A medium sized flat fish that is very closely related to plaice.
Flounder stocks are unstudied in our area but across Europe their abundance appears to be increasing. There are few management measures for this species but in Cornwall minimum landing size is 25cm. This species is rarely landed by Cornish fishermen and rarely commands a good price but it is delicious and under-utilized.
Beam trawls are nets with a steel beam that holds the net open. The belly of the net is made of chains and the upper surface of the net is mesh. Beam trawlers pull two nets along the seabed simultaneously.Learn more
Demersal trawls are large nets that are pulled through the water with the bottom edge of the net touching the seabed. At each edge the net is pulled open by metal ‘trawl doors’. Sometimes referred to as Otter trawling.Learn more
Cornwall Good Seafood Guide rates fish on sustainability using a scale of 1 to 5.
1, 2 and 3 are recommended, Fish to avoid are rated 5.
We use the system devised by the Marine Conservation Society (MCS) so our scores are comparable with the scores produced by MCS for the UK and fisheries from all around the world. For more information on scoring click here.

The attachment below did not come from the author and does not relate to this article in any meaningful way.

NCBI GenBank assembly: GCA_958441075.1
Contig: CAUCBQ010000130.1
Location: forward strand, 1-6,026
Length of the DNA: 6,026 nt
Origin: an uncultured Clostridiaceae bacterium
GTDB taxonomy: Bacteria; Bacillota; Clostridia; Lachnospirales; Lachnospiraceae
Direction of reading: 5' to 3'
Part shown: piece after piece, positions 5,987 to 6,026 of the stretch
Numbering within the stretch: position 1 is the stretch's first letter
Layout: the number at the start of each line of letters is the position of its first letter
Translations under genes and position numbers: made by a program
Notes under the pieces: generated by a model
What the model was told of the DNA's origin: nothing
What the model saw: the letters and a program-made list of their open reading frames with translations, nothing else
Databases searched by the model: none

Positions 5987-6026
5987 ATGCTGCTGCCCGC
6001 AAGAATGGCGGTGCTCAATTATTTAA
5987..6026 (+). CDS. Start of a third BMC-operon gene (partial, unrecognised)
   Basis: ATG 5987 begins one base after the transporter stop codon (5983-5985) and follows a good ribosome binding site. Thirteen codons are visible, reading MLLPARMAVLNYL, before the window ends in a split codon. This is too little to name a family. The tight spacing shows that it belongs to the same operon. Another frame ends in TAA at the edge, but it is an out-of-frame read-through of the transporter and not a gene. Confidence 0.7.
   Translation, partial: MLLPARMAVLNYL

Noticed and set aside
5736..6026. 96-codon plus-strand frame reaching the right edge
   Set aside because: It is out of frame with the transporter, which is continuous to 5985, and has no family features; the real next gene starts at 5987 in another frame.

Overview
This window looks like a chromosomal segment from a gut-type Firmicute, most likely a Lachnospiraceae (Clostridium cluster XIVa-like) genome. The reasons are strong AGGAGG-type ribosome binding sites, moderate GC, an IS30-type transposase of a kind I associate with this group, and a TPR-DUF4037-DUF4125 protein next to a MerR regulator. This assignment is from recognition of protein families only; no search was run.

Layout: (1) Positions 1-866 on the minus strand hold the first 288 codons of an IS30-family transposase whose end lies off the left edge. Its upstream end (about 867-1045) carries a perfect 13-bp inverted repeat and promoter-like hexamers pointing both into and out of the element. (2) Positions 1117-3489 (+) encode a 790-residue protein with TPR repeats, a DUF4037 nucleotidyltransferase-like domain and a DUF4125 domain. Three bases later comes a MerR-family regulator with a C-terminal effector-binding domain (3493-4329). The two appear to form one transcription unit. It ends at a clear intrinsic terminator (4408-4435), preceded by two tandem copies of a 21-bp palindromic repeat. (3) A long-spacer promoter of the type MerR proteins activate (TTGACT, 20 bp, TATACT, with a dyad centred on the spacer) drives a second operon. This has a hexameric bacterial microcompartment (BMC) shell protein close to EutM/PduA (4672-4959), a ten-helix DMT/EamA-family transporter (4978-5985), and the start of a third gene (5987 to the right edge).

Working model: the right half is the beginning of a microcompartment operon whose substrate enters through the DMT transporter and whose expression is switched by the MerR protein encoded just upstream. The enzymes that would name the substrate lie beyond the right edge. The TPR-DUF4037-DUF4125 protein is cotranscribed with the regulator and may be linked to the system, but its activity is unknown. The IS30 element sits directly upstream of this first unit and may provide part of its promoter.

Flounders are flat fish that prefer estuaries. It is a species with a more northern distribution and it at the lower edges of its distribution in Cornwall. They spend most of their time in estuaries but can also be found at sea at depths of up to 50 metres. They feed on invertebrates and small fish and live up to 15 years. It spawns between February and June.
This stock is relatively unstudied in Cornish waters. Landings to Cornish ports fluctuate between 2 and 14 tonnes per year. According to a study carried out by CEFAS flounder is classed as an underutilized species that is tolerant to fishing and are therefore a good species for consumers to try.
There are no management measures in place except a minimum landing size of 25cm in CIFCA district. Catches are not limited as it is a non-quota species. Total landings are up to 12 tonnes per year so it is not a massively important species in Cornwall.
Flounder are caught as by catch in trawls and gill nets.
Live oysters are mainly served raw. All you need is a knife, a bottle of good wine, and a little lemon or tobasco and away you go!